Bob M. Scaling question: Lots of subscription queues with relatively small number of clients? An annotation will probably go to more than one queue, and may expand the number of queues. Aaron: Need to reconcyle the PubSubHubbub design of a subscriber must explicitly subscribe to a queue with the FP concept of the network desciding who is interested in a particular message.

Free open-source hub running at pubsubhubbub.appspot.com

Some alternatives: Jabber. More complex. Base profile is XMPP. Needs xml and base64 encoding. Google FeedAPI v2 with Push. javascript library. Plays well with pubsubhubbub. google.feeds.push.feeds.... Means of rapidly pushing annotations to browser endpoints. All good tools, perhaps or perhaps not the right tools for the job.

James: Several kinds of users, some of whom (e.g. researchers) where real time updates are likely very relevant, others of whom it might not be. Aaron: Valuable that updates are pushed out (both to publishers and subscribers), e.g. sensitive data).

Greg Riccardi: Specify, Morphbank, Morphster Projects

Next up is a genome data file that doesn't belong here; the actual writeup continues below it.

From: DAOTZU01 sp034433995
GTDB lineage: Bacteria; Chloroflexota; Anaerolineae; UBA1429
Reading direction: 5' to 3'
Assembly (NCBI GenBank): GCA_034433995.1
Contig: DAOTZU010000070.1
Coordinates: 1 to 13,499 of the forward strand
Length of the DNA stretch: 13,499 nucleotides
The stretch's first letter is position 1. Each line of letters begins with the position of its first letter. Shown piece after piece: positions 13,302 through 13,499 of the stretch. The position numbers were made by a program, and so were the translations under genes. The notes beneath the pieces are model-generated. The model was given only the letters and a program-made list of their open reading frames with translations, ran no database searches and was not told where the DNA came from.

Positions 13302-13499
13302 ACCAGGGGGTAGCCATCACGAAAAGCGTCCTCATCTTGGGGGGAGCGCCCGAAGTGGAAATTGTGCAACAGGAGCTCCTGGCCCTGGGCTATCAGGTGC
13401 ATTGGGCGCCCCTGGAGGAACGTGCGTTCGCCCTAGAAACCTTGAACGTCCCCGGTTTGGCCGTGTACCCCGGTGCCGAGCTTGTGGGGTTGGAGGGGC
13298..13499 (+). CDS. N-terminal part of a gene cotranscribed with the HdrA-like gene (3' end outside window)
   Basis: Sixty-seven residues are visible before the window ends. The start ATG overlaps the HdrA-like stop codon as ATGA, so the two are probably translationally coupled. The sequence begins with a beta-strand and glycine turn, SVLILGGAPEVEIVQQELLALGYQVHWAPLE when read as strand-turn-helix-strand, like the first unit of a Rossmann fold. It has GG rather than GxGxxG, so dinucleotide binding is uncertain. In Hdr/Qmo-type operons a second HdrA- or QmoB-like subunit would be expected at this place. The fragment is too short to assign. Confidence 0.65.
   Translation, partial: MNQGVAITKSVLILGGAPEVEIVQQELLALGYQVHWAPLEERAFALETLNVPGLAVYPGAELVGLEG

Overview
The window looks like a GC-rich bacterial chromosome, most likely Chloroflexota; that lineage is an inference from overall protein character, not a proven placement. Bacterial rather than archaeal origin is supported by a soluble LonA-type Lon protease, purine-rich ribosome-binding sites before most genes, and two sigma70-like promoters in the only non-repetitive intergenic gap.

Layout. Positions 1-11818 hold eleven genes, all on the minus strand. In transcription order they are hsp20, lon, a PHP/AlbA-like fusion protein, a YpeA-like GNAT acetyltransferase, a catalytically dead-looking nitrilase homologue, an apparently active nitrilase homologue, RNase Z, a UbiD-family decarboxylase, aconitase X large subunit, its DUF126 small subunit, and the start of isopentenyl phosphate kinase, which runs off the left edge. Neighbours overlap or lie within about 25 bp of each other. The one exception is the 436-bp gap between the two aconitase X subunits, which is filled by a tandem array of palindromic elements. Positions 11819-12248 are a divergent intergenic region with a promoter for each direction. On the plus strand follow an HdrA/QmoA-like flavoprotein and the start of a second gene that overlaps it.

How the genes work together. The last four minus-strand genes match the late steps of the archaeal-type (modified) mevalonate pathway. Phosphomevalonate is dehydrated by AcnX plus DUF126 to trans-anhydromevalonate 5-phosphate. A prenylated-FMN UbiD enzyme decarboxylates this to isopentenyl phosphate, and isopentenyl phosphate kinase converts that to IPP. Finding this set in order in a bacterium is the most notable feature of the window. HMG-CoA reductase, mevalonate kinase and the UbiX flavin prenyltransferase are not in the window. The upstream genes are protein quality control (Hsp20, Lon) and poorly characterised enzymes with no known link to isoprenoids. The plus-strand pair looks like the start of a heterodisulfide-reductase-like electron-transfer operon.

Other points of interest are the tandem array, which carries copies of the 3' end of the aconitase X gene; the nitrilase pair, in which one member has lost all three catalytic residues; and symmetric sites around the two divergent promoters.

Image from a publication, a description (ventral, rounded, mandible and lots of other text that can be treated with ontologies), a data matrix of characters and taxa (which has supporting information), all this a snapshot in time - was it correct when written, is it correct in the current state of affairs. Does clicking on a cell in the data matrix produce a different answer now than it did at the time of publication. Publications thus as a work process.

Annotate images to express character states. Annotate to extend ontologies. Illustrating ontologies (morphster)/Ontologizing images (morphbank). Share online amongst collaborators.

Specify collections management tool. Add capability of pushing data to a morphbank instance, provide an ontology based annotation tool for images. Make sure that all the data is shared. Lots of data integration issues, part way there, about another year. Goal of creating open APIs. thus moving beyond just the three instances. Atlas of Living Australia interested in advancing the morphbank UI to include work processes and other features.

John D. Flickr is another way to store images on the web, what is the strategy for morphbank?

Greg R. Have built, but not deployed an application to push images from Morphbank to Flickr, with terms added as flickr tags. Haven't explored moving from Flickr to Morphbank.

Ontobrowser with morphbank. Trying two strategies: Ontobrowser asks morphbank for instances of terms. Morphbank exports keyword/image tables to morphbank